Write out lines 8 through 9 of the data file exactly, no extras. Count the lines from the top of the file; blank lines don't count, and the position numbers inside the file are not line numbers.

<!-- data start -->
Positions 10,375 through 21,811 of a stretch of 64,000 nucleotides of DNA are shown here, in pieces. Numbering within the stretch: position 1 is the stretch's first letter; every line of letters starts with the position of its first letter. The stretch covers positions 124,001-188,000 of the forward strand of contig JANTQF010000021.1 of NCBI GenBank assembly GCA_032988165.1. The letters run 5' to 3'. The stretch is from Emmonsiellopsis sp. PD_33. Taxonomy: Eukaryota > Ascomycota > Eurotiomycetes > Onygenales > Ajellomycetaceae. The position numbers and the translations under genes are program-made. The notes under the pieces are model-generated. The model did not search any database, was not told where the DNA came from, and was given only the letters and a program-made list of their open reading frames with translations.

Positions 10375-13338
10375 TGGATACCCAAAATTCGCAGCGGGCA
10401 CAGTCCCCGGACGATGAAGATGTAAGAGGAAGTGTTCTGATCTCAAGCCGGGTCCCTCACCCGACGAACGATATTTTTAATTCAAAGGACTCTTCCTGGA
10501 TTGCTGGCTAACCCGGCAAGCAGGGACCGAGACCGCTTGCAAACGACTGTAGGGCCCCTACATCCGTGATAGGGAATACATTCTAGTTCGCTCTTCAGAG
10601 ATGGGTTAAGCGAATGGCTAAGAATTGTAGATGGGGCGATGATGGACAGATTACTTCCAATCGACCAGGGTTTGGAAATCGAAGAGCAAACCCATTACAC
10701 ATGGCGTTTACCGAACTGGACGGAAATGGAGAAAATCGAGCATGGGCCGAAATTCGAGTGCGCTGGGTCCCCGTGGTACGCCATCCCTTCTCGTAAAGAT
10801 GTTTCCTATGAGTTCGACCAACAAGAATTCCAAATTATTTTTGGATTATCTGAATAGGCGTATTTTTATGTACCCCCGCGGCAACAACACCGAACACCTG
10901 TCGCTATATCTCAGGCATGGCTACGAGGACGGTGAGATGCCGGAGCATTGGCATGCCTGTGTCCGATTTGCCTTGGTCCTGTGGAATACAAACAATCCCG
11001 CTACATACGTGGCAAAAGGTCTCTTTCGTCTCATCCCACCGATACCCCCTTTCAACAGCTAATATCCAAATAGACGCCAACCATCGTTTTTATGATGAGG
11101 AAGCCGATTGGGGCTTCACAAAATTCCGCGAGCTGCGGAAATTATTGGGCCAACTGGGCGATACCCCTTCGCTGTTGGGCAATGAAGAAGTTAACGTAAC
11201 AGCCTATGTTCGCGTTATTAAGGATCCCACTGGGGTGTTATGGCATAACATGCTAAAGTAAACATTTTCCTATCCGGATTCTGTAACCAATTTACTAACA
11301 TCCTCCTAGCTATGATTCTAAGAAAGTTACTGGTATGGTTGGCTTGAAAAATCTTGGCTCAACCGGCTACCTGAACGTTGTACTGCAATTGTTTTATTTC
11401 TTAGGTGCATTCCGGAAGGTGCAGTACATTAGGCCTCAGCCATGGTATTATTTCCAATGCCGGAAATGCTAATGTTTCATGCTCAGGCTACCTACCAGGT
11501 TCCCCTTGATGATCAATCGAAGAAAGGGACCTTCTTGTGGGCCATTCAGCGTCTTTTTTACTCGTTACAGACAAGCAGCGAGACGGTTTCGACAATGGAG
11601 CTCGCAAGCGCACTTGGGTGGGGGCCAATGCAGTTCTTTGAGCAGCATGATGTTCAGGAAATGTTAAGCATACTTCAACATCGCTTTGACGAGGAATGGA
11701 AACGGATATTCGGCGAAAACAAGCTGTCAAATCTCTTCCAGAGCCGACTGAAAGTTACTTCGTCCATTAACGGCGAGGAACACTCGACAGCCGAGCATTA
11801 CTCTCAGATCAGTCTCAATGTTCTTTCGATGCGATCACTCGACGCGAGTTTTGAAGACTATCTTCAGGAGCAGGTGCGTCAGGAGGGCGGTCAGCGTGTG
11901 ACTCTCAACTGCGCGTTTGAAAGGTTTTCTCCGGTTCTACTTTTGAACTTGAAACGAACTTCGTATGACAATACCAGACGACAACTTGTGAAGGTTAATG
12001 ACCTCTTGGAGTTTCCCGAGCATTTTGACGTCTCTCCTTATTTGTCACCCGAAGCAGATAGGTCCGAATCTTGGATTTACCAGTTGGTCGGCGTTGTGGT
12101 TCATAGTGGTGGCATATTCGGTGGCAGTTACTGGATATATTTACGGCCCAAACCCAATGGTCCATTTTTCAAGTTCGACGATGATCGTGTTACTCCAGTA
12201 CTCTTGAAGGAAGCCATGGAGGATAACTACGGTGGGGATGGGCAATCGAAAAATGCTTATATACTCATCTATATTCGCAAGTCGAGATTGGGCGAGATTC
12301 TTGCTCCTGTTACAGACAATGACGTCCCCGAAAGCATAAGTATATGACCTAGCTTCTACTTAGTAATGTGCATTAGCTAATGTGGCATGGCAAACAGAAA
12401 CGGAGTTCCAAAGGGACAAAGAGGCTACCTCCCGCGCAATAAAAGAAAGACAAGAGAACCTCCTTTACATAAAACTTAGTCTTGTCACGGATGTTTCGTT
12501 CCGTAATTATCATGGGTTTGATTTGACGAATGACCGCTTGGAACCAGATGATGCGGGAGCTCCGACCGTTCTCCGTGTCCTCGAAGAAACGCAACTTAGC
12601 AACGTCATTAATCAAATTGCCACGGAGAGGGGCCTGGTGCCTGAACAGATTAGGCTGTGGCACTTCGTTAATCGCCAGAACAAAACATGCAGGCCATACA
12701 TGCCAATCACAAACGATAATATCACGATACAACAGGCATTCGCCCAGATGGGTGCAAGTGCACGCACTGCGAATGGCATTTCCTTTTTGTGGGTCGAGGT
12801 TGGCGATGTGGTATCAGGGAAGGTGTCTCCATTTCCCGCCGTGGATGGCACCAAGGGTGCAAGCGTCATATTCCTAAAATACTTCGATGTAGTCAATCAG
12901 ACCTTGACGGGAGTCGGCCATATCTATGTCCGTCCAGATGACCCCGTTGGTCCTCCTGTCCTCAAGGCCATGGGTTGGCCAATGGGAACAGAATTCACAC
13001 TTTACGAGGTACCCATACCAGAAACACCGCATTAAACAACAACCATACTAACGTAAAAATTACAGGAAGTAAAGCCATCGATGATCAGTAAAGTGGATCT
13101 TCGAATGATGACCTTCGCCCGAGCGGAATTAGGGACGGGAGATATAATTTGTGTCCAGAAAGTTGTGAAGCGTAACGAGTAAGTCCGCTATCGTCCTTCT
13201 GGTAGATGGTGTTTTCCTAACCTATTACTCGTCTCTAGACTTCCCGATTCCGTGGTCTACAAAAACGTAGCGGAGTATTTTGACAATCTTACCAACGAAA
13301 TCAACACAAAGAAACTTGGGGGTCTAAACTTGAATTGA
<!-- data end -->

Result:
10801 GTTTCCTATGAGTTCGACCAACAAGAATTCCAAATTATTTTTGGATTATCTGAATAGGCGTATTTTTATGTACCCCCGCGGCAACAACACCGAACACCTG
10901 TCGCTATATCTCAGGCATGGCTACGAGGACGGTGAGATGCCGGAGCATTGGCATGCCTGTGTCCGATTTGCCTTGGTCCTGTGGAATACAAACAATCCCG